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The Department for Digital, Culture, Media and Sport (DCMS) has put forward The Alan Turing Institute in a bid to set global artificial intelligence (AI) technical standards from the UK.
The ATI, the British Standards Institution and the National Physical Laboratory will set up an AI Standards Hub as part of the government’s 10-year National AI Strategy.
The DCMS made the announcement in tandem with the publication of research from Capital Economics, which found that more than 1.3 million UK businesses will use AI by 2040, and projects that UK AI spending will reach more than £200bn by the same date.
The research, AI activity in UK businesses, broadly defines artificial intelligence as “machine learning, natural language processing and generation, computer vision and image processing/generation, data management and analysis, and hardware”.
It indicated that UK businesses spent £16.7bn on AI technology and AI related-labour in 2020; found that 432,000 businesses have adopted at least one AI-related technology; and discovered that data management is the most prevalent AI technology in active use, with 9% of UK firms having adopted it.
DCMS’s statement about the new hub said it will “unlock the huge economic potential of these [AI] technologies to boost investment and employment now the UK has left the European Union”.
Chris Philp, DCMS minister for tech and the digital economy, said: “It’s imperative the UK remains at the forefront of this transformative technology, which is already improving our lives and has huge potential to create new jobs and wealth.
“Today, I’m confirming that the renowned Alan Turing Institute will lead the trial of a new UK programme with support from the British Standards Institution and National Physical Laboratory to help shape and improve the global standards for artificial intelligence.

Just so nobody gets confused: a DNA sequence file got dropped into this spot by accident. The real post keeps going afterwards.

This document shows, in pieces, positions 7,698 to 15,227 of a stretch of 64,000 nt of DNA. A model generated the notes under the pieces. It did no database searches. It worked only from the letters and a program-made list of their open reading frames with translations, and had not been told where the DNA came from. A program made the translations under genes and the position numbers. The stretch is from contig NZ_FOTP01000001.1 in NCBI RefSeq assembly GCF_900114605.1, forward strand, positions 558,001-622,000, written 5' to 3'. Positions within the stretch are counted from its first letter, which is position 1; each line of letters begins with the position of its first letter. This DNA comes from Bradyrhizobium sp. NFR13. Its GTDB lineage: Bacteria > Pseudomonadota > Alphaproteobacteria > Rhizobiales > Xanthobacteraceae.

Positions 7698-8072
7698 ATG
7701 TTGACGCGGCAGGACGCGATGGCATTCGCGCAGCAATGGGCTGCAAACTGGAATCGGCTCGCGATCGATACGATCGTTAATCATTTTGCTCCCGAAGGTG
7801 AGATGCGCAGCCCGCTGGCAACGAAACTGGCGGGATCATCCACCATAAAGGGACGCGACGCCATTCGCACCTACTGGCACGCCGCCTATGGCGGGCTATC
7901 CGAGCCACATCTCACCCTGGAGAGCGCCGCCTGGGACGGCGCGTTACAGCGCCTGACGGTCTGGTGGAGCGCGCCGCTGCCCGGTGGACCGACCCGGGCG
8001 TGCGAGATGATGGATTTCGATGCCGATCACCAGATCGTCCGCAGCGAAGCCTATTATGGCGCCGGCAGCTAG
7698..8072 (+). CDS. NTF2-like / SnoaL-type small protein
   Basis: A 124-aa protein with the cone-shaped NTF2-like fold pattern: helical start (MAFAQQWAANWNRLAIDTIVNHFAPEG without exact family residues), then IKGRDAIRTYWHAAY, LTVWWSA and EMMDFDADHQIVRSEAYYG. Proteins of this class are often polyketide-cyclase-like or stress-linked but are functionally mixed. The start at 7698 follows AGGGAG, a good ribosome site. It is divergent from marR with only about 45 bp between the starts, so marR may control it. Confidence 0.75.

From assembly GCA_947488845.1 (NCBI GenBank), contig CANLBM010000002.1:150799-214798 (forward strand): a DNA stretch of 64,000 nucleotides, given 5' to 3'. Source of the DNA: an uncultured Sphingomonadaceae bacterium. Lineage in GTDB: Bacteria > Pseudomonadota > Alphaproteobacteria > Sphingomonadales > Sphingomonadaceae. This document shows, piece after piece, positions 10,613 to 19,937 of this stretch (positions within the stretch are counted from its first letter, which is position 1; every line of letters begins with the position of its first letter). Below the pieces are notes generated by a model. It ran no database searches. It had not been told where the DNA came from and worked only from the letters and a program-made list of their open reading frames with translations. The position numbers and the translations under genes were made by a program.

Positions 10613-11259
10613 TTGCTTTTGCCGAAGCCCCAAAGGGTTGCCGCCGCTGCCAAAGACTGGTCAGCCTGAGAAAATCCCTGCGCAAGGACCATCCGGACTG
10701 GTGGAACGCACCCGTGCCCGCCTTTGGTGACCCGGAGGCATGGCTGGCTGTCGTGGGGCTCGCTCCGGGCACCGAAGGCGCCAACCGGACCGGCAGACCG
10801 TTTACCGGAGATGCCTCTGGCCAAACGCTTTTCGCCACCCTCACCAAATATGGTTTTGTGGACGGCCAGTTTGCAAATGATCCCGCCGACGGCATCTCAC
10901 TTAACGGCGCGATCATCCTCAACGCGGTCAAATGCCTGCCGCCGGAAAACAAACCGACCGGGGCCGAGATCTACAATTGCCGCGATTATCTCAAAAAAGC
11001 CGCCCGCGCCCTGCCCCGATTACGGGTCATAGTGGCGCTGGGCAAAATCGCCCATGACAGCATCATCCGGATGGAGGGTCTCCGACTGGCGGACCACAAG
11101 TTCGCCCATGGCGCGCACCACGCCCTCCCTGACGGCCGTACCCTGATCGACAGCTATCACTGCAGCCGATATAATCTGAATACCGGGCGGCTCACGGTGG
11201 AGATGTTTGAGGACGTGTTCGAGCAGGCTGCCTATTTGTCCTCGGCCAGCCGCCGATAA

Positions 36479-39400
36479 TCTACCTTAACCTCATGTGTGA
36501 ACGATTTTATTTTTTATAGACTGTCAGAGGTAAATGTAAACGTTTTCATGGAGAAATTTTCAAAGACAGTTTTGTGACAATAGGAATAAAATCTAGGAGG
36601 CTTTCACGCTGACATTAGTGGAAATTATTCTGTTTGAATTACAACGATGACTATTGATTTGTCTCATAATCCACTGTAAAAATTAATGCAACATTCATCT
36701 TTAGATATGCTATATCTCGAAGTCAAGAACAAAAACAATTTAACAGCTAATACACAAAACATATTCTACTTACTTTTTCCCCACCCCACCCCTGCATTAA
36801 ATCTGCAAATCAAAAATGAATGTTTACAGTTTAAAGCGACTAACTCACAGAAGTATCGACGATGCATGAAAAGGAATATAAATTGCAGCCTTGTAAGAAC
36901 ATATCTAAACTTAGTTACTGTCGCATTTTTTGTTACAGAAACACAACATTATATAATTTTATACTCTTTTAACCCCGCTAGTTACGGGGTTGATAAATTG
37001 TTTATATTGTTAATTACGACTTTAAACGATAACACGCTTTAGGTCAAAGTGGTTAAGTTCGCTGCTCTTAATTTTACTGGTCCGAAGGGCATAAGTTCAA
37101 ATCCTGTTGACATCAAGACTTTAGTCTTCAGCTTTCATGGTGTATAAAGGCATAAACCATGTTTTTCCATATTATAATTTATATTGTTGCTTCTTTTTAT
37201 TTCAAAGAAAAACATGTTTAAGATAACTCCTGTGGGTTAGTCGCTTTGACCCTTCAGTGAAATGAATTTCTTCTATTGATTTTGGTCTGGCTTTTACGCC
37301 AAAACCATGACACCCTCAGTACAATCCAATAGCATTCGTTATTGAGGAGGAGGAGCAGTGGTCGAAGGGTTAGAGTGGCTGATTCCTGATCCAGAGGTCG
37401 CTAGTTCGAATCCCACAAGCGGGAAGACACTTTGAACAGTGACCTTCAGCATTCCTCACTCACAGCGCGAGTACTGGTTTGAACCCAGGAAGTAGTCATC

“It marks the first step in delivering our National AI Strategy and will develop the tools needed so organisations and consumers can benefit from all the opportunities of AI. We want the UK to lead the world in developing AI standards.”
The hub will also “bring the UK’s AI community together through a new online platform and develop educational materials to help organisations develop and benefit from global standards”.
Adrian Smith, director and chief executive of The Alan Turing Institute, added: “International standards are set to play an increasingly crucial enabling role in the adoption and effective governance of AI technologies.
“Given our place at the heart of the UK’s thriving AI ecosystem, I am delighted to see the Turing identified as the home of this important new initiative. We look forward to working closely with our partners in establishing the AI Standards Hub.”
Scott Steedman, director-general of standards at BSI, said: “International standards are a vital tool to help unlock the economic potential of AI, including establishing a common language for all to use. BSI, as the national standards body, is ideally placed to convene the AI community in the UK to identify and develop good practices for the development, governance and use of AI technologies that will be internationally recognised.
National Physical Laboratory’s CEO Peter Thompson added: “This coordinated UK effort will strengthen our world-leading position and is an important step in supporting research and innovators in this area, as well as providing a layer of confidence to those using and interacting with AI.
The DCMS said that additional information on how organisations and interested parties can get involved with and join the AI Standards Hub pilot will be released in due course.